The International Investigations Review: Editor's Preface
Observers perceived a deprioritisation of white-collar criminal prosecutions in the United States during the Trump administration and the adoption of policies that were arguably more favourable to corporate defendants: (1) a May 2018 'anti-piling on' policy, (2) an October 2018 policy concerning the selection of monitors, (3) an October 2019 'inability to pay' policy, and (4) a February 2017 policy for the evaluation of corporate compliance programmes, which was further revised in April 2019 and June 2020. These policies, however, while arguably providing transparency, did not mark a foundational change in the US approach to resolving corporate investigations. For example, the US Department of Justice (DOJ) continued its focus on individual culpability in corporate prosecutions – which was formally announced in the September 2015 'Yates Memorandum'. In November 2018, revisions to the Yates Memorandum relaxed the requirements to receive cooperation credit, allowing partial credit for good-faith efforts by a company to identify individuals 'substantially involved', even if the company is unable to identify 'all relevant facts' about individual misconduct.
As the United States emerges from the covid-19 pandemic, the new Biden administration faces a freshly awakened and potentially permanently changed economy. The Biden administration is widely anticipated to reprioritise white-collar criminal prosecutions and usher in a period of increased enforcement and harsher penalties for foreign corruption, healthcare, consumer and environmental fraud, tax evasion and price-fixing, export controls and other trade sanctions, economic espionage, and cybercrime. US and non-US corporations alike will continue to face increasing scrutiny by US authorities. And while many corporate criminal investigations have been resolved through deferred or non-prosecution agreements, the DOJ has increasingly sought and obtained guilty pleas from corporate defendants, often in conjunction with such agreements.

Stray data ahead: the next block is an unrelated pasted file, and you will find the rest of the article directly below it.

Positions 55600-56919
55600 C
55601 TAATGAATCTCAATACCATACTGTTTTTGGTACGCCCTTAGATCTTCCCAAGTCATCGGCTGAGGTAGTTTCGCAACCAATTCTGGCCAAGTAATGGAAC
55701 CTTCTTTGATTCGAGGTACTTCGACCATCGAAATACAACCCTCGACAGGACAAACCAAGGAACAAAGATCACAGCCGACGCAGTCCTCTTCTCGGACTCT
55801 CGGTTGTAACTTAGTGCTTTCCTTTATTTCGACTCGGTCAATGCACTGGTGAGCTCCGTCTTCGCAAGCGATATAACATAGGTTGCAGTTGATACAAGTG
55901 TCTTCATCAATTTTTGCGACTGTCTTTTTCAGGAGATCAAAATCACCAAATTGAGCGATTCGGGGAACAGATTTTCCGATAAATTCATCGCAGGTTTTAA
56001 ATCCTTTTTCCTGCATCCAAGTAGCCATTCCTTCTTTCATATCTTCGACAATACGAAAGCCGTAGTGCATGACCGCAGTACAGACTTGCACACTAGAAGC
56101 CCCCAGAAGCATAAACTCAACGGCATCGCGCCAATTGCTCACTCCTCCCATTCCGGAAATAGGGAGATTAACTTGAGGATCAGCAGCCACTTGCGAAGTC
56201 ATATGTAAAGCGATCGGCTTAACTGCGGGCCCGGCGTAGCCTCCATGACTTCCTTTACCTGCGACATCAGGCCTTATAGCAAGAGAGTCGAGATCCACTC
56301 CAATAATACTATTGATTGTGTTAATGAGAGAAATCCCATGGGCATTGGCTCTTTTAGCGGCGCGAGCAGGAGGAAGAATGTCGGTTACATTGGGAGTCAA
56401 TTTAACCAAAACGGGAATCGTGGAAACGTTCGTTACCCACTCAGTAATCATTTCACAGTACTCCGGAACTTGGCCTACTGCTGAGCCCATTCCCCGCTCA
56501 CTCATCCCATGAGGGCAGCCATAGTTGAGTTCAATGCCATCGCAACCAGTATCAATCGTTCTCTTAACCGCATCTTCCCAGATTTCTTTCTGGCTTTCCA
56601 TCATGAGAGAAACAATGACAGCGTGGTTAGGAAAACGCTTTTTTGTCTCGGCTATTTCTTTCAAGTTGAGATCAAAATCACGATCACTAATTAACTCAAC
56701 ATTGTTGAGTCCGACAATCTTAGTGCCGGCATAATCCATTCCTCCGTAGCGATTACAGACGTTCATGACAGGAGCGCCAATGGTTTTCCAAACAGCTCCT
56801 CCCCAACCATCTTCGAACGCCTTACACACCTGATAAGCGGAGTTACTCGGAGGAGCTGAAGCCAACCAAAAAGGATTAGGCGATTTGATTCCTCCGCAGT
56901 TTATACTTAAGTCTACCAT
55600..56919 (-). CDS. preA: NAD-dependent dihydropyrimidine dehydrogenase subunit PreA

The trend towards more enforcement and harsher penalties has by no means been limited to the United States; while the US government continues to lead the movement to globalise the prosecution of corporations, a number of non-US authorities appear determined to adopt the US model. Parallel corporate investigations in several countries increasingly compound the problems for companies, as conflicting statutes, regulations and rules of procedure and evidence make the path to compliance a treacherous one. What is more, government authorities forge their own prosecutorial alliances and share evidence or, conversely, have their own rivalries and block the export of evidence, further complicating a company's defence. These trends show no sign of abating.
As a result, corporate counsel around the world are increasingly called upon to advise their clients on the implications of criminal and regulatory investigations outside their own jurisdictions. This can be a daunting task, as the practice of criminal law – particularly corporate criminal law – is notorious for following unwritten rules and practices that cannot be gleaned from a simple review of a country's criminal code. Of course, nothing can replace the considered advice of an expert local practitioner, but a comprehensive review of corporate investigative practices around the world will find a wide and grateful readership.
The authors who have contributed to this volume are acknowledged experts in the field of corporate investigations and leaders of the Bars of their respective countries. We have attempted to distil their wisdom, experience and insight around the most common questions and concerns that corporate counsel face in guiding their clients through criminal or regulatory investigations. Under what circumstances can the corporate entity itself be charged with a crime? What are the possible penalties? Under what circumstances should a corporation voluntarily self-report potential misconduct on the part of its employees? Is it a realistic option for a corporation to defend itself at trial against a government agency? And how does a corporation manage the delicate interactions with employees whose conduct is at issue? The International Investigations Review answers these questions and many more, and will serve as an indispensable guide when your clients face criminal or regulatory scrutiny in a country other than your own. And while it will not qualify you to practise criminal law in a foreign country, it will highlight the major issues and critical characteristics of a given country's legal system and will serve as an invaluable aid in engaging, advising and directing local counsel in that jurisdiction. We are proud that, in its 11th edition, this publication covers 20 jurisdictions.
This volume is the product of exceptional collaboration. I wish to commend and thank our publisher and all the contributors for their extraordinary gifts of time and thought. The subject matter is broad and the issues raised are deep, and a concise synthesis of a country's legal framework and practice was challenging in each case.
Sullivan & Cromwell LLP